Second, we should investigate (but not deploy) geoengineering as a possible insurance policy to runaway climate change. Cooling the planet with slightly whiter clouds over the Pacific could completely counteract global warming at the cost of $6 billion, according to research by Eric Bickel and Lee Lane for the Copenhagen Consensus -- between 1,000 and 10,000 times cheaper than anything else we are considering today.

Third, we should recognize that there are huge lags between our actions and their effects on the climate -- no matter what we do, it will only affect the second half of this century. Thus, if we want to tackle climate impacts such as Hurricane Sandy, we need to step up adaptation and make our societies more resilient. This is mostly an inexpensive no-brainer.

Of course, technological breakthroughs are not a given. But there are many potential solutions out there, and we really only need one to work. It makes technical sense, financial sense, and common sense to spend money on R&D until we find renewable energy technologies that are economically viable.

It is worth pointing out that the current approach also relies on technological innovation, since the inefficient green technologies currently in use are unsustainably costly and do not deliver the CO2 cuts necessary. However, as most of the money has gone to actually purchasing the inefficient technologies, a dramatically smaller proportion remains for R&D. Covering the world in Version 1.0 solar cells and wind turbines incurs huge costs, but produces minimal reductions of CO2.

For the next four years, the new president must ask for dramatic increases in funding for green R&D. This will still be much cheaper than the current, inefficient policies, and it will have a much greater likelihood of success in the long run.

If Obama wins a second term on Nov. 6, that means he will need to convince many of his followers that the policies of the past 20 years have not worked and that a change of course is necessary. If Romney wins, he will need to convince his right-wing supporters that global warming is a real problem that needs addressing.

No matter who wins, then, the next U.S. president has a crucial responsibility to change the way Americans think of global efforts to combat climate change. However, he will have a much easier job if he addresses global warming with the smartest possible policies. Fortunately for us -- and the planet -- smart policies are not the singular preserve of either Democrats or Republicans, but something that can garner support from the vast majority of Americans.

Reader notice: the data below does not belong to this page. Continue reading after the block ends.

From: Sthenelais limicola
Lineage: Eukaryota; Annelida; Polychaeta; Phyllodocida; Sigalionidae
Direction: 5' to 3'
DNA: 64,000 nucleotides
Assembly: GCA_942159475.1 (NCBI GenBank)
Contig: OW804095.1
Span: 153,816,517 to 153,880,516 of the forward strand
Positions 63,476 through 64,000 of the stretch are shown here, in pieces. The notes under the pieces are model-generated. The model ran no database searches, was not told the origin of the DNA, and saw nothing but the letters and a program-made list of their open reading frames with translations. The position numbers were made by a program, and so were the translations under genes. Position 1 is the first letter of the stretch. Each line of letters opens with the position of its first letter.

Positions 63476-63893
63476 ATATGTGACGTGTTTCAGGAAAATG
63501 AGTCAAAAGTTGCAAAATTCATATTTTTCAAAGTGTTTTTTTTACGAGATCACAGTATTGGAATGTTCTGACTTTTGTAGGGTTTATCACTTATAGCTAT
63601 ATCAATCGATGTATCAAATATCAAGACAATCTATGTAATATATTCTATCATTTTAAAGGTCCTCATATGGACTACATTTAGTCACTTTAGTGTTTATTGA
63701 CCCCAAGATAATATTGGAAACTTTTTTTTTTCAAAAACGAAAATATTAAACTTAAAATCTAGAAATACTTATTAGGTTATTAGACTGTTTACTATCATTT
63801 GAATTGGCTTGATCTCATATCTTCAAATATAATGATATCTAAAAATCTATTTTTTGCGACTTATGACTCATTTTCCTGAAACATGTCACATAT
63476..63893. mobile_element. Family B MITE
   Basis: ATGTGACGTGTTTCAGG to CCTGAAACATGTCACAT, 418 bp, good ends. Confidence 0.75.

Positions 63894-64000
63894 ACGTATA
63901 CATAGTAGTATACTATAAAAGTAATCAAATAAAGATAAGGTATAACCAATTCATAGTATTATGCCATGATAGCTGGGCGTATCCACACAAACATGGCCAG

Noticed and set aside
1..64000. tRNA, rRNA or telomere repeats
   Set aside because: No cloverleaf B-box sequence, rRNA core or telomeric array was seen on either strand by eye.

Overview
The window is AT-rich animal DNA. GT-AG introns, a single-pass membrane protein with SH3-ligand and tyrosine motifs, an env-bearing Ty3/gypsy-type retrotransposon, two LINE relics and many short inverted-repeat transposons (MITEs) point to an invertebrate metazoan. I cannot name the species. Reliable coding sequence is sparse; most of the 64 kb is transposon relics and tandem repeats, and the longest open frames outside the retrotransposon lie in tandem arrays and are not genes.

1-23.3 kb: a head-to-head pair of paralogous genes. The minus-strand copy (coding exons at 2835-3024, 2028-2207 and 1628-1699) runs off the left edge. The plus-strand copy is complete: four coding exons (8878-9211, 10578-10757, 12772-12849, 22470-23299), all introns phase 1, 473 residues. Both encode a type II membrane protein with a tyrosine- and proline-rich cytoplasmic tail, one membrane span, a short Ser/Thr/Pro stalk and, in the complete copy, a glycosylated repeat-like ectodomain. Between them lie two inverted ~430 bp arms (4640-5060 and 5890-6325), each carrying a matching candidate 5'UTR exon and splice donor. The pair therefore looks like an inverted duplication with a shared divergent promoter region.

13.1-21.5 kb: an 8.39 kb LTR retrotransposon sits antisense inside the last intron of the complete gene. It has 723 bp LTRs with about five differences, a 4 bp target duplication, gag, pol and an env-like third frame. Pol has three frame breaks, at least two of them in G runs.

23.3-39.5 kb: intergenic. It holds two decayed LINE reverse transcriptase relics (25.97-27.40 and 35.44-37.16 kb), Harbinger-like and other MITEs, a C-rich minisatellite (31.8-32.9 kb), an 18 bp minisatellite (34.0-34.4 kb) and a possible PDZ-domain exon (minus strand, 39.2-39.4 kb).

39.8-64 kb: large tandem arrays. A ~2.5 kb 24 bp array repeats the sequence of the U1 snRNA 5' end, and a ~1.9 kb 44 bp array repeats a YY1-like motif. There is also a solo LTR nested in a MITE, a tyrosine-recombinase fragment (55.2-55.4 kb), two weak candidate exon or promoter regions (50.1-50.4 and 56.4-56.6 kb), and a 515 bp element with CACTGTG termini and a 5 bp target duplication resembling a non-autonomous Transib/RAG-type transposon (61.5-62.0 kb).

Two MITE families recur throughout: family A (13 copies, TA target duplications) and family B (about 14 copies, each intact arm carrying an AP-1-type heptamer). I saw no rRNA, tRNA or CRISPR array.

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The National Security Consensus

The next four years of U.S. foreign policy will look a lot like the past four years -- regardless of who's elected president.

America's political polarization does not extend far into the international realm. For all the rhetoric on the campaign trail, a recent Chicago Council on Global Affairs poll found that Democrats and Republicans have largely similar views on most foreign-policy issues. Republicans are marginally more worried about external threats than Democrats, but a strong majority of Americans now agrees that the Iraq and Afghan wars were not worthwhile, and there is a consensus in favor of a more cautious and selective brand of American global leadership.

The Oct. 21 debate between Mitt Romney and Barack Obama confirmed this consensus. Romney moved toward the center on foreign policy even more definitively than he had in the earlier domestic debates, clearly distancing himself from the neoconservative wing of his party. Assuming Romney would govern from the stance upon which he is now running, one would expect a lot more continuity than change in American foreign policy, no matter who wins the election.

Certainly there could be differences in tone. Romney would presumably be a more unapologetic champion of American exceptionalism. But then Romney wouldn't have much to apologize for, since Obama would have left him a pretty strong legacy in the international realm.

Relations with both China and Russia, already deteriorating, could get worse if President Romney were to carry through on his threat to declare the former a currency manipulator and to treat the latter as America's No. 1 adversary. Obama has also been taking a tougher line on China of late, however. In contrast, Obama might well seek after the election to overcome differences with Russian President Vladimir Putin on missile defenses in Europe, an issue on which Romney would likely be less forthcoming.